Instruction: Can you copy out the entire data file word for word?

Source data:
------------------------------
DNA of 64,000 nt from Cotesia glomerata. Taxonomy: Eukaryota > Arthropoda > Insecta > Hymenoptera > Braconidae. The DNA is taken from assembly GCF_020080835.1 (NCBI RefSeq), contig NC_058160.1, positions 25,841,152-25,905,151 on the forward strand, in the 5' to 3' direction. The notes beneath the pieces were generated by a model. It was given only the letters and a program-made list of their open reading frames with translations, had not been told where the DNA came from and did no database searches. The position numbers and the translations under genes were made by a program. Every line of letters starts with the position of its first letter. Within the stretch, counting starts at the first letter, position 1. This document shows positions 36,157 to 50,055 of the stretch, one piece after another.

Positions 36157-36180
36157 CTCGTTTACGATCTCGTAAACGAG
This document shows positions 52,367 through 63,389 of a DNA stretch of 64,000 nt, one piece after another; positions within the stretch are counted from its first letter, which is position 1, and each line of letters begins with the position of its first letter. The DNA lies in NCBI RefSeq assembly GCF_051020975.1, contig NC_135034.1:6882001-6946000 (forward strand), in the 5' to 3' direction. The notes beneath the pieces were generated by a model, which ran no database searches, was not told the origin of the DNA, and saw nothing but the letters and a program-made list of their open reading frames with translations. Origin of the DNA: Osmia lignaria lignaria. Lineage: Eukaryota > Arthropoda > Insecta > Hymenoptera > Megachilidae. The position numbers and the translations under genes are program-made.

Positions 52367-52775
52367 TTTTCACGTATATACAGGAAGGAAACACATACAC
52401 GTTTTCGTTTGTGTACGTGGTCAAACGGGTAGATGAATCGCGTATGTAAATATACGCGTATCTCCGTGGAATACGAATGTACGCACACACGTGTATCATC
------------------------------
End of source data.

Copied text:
DNA of 64,000 nt from Cotesia glomerata. Taxonomy: Eukaryota > Arthropoda > Insecta > Hymenoptera > Braconidae. The DNA is taken from assembly GCF_020080835.1 (NCBI RefSeq), contig NC_058160.1, positions 25,841,152-25,905,151 on the forward strand, in the 5' to 3' direction. The notes beneath the pieces were generated by a model. It was given only the letters and a program-made list of their open reading frames with translations, had not been told where the DNA came from and did no database searches. The position numbers and the translations under genes were made by a program. Every line of letters starts with the position of its first letter. Within the stretch, counting starts at the first letter, position 1. This document shows positions 36,157 to 50,055 of the stretch, one piece after another.

Positions 36157-36180
36157 CTCGTTTACGATCTCGTAAACGAG
This document shows positions 52,367 through 63,389 of a DNA stretch of 64,000 nt, one piece after another; positions within the stretch are counted from its first letter, which is position 1, and each line of letters begins with the position of its first letter. The DNA lies in NCBI RefSeq assembly GCF_051020975.1, contig NC_135034.1:6882001-6946000 (forward strand), in the 5' to 3' direction. The notes beneath the pieces were generated by a model, which ran no database searches, was not told the origin of the DNA, and saw nothing but the letters and a program-made list of their open reading frames with translations. Origin of the DNA: Osmia lignaria lignaria. Lineage: Eukaryota > Arthropoda > Insecta > Hymenoptera > Megachilidae. The position numbers and the translations under genes are program-made.

Positions 52367-52775
52367 TTTTCACGTATATACAGGAAGGAAACACATACAC
52401 GTTTTCGTTTGTGTACGTGGTCAAACGGGTAGATGAATCGCGTATGTAAATATACGCGTATCTCCGTGGAATACGAATGTACGCACACACGTGTATCATC